Dosing your medicine
A patient walks into your office with years of IBS and headaches. They want to feel better. You do your full questioning, make a diagnosis, give them an amazing acupuncture treatment. And then what do you do?
Do you ask them when they want to come back?
I hope not!
Why? Because you should be telling them exactly when they need to come back.
If you’re letting your patients do whatever they wish in terms of your care, then you are doing them a huge disservice. Because they are not the expert, you are.
Yes, you. You are an expert. Don’t forget that. I know, in our medicine you can feel like you could live 2,000 years and still have more to learn about our medicine. I love that about our medicine. And yet, still, you are the expert. Now. You know so much, and certainly far more than your patients do. Even if you literally just graduated yesterday.
It’s your responsibility to advise your patients in their best interest. As an expert.
An expert who can make a very personalized recommendation for them, taking into account their goals and their history and your knowledge of your medicine and your experience.
Do you know that that’s what everyone wants? To be personally advised by a confident and compassionate expert? I love walking into my favorite wine store. It sounds funny, but hear me out… They ask me what I’m looking for, I tell them what I’m cooking for dinner (salmon and asparagus) and what kind of wine I like (balanced, full-bodied, smooth finish, around $14), and then they choose a wine for me based on their expertise and my personal situation. And it’s way better than the bottle I would have chosen for myself based on the pretty label. This is why I always go back to that wine store. They always deliver what I want: 1) a good wine, but because I get 2) a personalized recommendation from an expert that I can trust.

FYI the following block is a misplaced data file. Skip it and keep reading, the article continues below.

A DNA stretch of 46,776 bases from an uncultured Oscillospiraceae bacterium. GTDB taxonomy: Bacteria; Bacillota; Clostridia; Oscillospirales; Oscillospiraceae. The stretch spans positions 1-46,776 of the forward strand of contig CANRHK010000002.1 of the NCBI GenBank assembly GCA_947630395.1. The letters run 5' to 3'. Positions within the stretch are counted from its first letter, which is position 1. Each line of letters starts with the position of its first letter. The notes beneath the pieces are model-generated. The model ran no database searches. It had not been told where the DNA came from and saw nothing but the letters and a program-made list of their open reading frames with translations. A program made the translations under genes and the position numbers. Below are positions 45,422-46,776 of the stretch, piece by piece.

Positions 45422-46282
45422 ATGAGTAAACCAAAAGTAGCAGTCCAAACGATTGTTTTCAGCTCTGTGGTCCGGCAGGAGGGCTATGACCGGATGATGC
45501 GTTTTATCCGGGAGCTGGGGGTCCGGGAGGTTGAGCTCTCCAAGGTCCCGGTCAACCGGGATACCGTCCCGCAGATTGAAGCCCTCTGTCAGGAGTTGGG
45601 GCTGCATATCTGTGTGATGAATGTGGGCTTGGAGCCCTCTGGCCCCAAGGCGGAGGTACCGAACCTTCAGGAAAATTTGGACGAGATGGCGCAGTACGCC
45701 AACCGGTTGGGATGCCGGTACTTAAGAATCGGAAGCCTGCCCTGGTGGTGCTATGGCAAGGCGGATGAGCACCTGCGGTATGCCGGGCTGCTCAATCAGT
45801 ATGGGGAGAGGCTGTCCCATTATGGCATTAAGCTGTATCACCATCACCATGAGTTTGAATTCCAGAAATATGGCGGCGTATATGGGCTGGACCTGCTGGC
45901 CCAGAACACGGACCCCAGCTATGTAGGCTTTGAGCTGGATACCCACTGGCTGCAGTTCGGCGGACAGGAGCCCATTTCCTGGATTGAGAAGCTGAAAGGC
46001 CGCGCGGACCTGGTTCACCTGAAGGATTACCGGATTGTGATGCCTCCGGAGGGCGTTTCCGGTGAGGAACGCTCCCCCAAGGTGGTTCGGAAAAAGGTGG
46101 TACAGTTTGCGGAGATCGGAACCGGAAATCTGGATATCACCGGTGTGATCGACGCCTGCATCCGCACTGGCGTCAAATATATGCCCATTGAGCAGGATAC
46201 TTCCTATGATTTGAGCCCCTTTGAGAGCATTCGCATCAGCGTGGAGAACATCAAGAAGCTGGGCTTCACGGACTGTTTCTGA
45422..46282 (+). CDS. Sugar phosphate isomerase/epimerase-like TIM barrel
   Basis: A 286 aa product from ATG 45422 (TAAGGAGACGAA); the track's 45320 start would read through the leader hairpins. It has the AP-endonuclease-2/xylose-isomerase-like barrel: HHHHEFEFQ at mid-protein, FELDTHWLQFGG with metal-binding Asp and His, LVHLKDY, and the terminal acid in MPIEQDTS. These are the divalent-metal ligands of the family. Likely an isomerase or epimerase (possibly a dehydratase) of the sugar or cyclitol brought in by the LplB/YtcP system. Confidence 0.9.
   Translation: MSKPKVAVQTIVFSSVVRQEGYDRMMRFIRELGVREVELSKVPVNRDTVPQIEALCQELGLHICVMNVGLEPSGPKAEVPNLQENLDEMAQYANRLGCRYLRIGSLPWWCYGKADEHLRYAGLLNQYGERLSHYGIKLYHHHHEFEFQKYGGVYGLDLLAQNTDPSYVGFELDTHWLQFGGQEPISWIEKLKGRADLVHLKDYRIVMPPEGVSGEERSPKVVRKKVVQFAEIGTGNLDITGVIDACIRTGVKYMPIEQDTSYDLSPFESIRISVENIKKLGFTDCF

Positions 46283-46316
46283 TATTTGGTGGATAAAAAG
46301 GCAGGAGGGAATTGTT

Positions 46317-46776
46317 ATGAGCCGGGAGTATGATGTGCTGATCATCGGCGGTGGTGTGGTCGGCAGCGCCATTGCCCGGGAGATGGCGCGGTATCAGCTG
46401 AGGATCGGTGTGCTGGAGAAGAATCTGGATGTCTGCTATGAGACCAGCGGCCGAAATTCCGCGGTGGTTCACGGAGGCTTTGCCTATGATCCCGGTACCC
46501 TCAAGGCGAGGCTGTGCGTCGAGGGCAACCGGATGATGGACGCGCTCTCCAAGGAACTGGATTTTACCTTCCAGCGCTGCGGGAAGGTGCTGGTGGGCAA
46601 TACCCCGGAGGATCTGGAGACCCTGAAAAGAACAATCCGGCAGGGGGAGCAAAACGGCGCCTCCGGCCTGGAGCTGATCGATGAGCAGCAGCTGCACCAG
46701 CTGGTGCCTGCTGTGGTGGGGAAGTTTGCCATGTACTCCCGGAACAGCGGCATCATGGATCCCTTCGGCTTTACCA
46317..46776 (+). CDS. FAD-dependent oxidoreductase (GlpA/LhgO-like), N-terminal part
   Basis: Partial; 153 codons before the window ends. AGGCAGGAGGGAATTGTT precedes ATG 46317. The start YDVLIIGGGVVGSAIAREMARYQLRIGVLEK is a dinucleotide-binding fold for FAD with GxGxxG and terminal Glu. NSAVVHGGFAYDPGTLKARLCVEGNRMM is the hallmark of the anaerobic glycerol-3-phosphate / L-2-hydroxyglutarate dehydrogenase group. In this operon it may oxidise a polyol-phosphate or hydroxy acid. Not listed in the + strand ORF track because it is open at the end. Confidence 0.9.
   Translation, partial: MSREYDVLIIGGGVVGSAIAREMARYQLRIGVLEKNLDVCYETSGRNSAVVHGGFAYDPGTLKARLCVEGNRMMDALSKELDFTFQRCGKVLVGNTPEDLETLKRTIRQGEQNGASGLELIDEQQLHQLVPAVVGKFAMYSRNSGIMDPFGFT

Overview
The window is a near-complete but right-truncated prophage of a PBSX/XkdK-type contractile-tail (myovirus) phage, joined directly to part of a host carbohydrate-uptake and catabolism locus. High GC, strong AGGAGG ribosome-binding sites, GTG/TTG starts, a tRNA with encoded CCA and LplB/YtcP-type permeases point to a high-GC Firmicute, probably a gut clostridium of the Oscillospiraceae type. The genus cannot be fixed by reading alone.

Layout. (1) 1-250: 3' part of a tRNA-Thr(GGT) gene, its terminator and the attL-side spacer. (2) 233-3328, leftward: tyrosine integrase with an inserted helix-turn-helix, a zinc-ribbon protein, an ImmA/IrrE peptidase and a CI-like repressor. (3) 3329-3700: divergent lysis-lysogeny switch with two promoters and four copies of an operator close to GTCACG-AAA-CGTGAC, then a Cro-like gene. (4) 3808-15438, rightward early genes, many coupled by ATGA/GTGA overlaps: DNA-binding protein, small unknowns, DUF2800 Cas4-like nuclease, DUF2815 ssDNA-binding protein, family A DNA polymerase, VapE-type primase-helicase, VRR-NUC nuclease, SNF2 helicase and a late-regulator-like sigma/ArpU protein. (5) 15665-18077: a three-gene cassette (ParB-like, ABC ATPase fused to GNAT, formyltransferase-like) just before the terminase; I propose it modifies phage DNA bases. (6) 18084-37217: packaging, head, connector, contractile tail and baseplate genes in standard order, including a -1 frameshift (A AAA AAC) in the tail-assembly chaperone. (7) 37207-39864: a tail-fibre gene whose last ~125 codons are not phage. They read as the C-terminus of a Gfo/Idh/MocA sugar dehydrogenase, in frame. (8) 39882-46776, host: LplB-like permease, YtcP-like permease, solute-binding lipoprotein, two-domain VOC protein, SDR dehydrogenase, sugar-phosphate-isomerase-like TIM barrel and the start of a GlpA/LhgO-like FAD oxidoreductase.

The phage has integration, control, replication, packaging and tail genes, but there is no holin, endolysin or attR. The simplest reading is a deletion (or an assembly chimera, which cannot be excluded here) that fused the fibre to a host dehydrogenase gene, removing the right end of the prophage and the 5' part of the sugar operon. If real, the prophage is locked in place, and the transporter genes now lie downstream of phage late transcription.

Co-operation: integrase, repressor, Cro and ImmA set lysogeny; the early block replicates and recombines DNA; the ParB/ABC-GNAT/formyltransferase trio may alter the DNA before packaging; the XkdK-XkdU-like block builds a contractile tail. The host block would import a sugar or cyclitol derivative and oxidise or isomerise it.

That’s what your patients want too, and even if they don’t realize that’s what they want, it’s what they need and deserve. A personalized recommendation from an expert that will help them get the results they want. It’s your responsibility to give it to them. And we’re not just talking wine here, we’re talking someone’s health, so there’s way more at stake.
As an acupuncturist, you must dose your medicine. You must make a recommendation as to when your patient needs to come back, how frequently they should be getting treatments, and give them an estimate of how many treatments they should expect it to take.
This is practicing good medicine. It’s just as much your job as inserting needles.
If you’re not doing this, it would be like a doctor giving their patient antibiotics and not telling them how many to take or when to take them. It’s reckless, and it’s not best for the patient.
Have you ever heard someone say “yeah, I tried acupuncture and it didn’t work” and then you ask them how many treatments they got and they say just one? Their acupuncturist who neglected to dose their medicine did that patient (who probably could have benefited from acupuncture) and our medicine a disservice. Now that person thinks acupuncture doesn’t work. And they are still suffering. But the acupuncturist just didn’t dose it correctly. It takes more than 1 treatment to turn years of symptoms around.
How many acupuncture treatments will it take?
It can be difficult, if not downright impossible, to predict exactly the moment when your patient will experience significant improvement in their symptoms. The good news is that you don’t need to predict it precisely. But you do need to give an estimation.
I give my students guidelines for estimating how many treatments it will take:
- How long have the symptoms been going on? The longer, the more treatments it will take.